Friday, December 22, 2006

5A7A video

One of the great things about the explosion of YouTube in the last year is that there is now a central place where you can look for videos corresponding to a special interest you might have. As for me, I'm always on the look-out for cool DXpedition videos. They are fun to watch, of course, but I'm also making a mental list of do that, don't do that when I critique them. Here's a very nice video from the 5A7A Libya DXpedition. Thanks to KE9V for the pointer!

There are a number of things you can pick up even from this short clip. There was a discussion of antenna placement early in the video. I'm sure they did some work on that before they left, but the ultimate decisions were made once they were on-site and had complete knowledge of the situation. Notice the orange and white hazard tape at the 2:08 point. I'm looking for stuff like that, too, to mark guy lines and radials as tripping hazards. Video taping the set-up to the group snapshot (probably for the QSL card) is also a good idea. I'll be sure to do that.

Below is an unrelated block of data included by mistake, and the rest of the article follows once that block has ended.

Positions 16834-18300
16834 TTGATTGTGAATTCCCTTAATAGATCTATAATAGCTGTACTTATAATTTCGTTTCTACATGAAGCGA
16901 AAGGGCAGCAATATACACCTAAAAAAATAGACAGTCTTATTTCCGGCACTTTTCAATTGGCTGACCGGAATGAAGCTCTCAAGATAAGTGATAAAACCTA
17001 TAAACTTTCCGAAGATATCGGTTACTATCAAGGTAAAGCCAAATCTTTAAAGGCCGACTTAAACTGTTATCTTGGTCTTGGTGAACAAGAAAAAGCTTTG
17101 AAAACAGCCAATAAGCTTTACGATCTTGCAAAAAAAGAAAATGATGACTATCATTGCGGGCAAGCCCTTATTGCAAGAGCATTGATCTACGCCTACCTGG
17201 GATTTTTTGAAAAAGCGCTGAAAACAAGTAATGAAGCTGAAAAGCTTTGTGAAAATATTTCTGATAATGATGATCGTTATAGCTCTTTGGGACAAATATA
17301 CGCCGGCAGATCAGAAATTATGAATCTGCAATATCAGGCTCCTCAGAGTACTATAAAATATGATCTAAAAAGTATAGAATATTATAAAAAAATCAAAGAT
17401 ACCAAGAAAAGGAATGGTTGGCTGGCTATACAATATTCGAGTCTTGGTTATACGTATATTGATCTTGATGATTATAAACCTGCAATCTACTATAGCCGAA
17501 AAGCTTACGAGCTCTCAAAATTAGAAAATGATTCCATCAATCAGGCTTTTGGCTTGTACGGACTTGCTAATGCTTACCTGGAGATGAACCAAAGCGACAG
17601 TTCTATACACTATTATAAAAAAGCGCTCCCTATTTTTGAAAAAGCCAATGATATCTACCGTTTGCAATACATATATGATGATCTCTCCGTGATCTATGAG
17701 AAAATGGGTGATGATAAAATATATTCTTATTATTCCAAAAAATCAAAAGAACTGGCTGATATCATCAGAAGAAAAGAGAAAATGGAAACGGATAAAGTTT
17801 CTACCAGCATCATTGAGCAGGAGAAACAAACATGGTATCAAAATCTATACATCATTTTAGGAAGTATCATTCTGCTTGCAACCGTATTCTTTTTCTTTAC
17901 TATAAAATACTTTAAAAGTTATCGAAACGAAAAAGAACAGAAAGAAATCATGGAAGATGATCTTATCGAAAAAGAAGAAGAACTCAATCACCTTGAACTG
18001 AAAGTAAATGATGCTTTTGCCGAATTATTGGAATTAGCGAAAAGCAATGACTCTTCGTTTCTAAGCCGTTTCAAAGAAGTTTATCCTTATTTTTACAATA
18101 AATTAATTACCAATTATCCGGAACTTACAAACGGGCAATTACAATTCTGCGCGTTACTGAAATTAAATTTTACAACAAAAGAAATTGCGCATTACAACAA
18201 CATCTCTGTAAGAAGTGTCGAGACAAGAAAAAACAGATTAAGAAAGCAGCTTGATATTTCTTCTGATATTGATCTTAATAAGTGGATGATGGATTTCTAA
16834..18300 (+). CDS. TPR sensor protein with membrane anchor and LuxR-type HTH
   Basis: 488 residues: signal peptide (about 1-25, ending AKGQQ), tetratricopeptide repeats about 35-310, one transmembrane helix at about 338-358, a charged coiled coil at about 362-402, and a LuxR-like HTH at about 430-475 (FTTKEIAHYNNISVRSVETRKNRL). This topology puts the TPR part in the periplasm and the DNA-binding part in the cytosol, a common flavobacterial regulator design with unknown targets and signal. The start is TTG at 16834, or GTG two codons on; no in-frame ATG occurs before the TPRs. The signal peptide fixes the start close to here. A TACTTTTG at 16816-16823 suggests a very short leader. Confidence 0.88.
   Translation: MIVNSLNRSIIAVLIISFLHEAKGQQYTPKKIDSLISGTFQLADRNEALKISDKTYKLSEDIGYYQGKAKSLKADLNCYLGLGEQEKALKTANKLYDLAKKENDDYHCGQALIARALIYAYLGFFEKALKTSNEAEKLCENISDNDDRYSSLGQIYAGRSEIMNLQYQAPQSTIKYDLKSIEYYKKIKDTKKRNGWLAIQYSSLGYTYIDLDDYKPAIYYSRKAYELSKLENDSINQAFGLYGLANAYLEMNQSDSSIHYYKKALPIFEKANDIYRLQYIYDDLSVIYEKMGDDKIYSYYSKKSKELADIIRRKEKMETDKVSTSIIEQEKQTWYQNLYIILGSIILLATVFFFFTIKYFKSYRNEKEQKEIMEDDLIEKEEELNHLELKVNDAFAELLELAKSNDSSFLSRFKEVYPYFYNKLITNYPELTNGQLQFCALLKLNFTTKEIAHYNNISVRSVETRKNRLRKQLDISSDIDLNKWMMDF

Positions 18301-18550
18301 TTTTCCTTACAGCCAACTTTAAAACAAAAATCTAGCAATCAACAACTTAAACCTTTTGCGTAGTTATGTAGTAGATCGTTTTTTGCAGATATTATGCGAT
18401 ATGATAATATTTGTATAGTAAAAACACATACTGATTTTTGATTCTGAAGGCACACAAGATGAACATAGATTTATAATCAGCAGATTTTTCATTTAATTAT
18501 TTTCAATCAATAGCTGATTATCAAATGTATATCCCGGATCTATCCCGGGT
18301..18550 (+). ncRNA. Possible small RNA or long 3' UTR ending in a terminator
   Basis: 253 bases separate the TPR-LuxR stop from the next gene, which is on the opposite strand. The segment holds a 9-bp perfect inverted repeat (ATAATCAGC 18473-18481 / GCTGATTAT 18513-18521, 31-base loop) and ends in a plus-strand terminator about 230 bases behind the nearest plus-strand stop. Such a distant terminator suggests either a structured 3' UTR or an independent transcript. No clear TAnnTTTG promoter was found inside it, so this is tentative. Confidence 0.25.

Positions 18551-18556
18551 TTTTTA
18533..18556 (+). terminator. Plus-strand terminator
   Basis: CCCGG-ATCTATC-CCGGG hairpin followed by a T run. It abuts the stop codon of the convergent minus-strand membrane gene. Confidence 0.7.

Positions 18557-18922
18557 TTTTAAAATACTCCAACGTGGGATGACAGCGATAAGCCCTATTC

There are plenty of these videos out there and I'm guessing there is at least one interesting idea in each one. Watch them. Enjoy them. Learn from them.
Finally, I got a fortune cookie yesterday that was surprisingly on-point. Mostly, these things contain lame, bland, or English-grammar-challenged snippets that are less like predictions ("You will meet a kind stranger") and more like observations ("You are a kind and generous person"). Still, tradition holds that you read the fortune aloud to the group at the end of the meal, and we did just that at lunch yesterday. Mine read, "I am always doing that which I cannot do in order that I may learn how to do it." If I had to sum up my life on a fortune cookie, I couldn't do better than that!
It takes a little courage, a thick skin, and a willingness to look foolish (often, truth be told) to live this way, but I can think of nothing better, nothing more joyful. I am doing these trips, these 100 Pound DXpeditions not because I am already well-versed in all that might go into them, but precisely because I am not. I learn by thinking about things and then acting on those thoughts. MIT's motto is Mens et manus - "Mind and hand". While I wasn't smart enough, or wealthy enough, to go to a prestigious institution like MIT, I've always lived by that tenant. I hope these brief notes left here will encourage you to try to new things, also. I've found that a willingness to apply your mind, eagerness to use your hands, and perhaps a little heart goes a long way.


Post a Comment

<< Home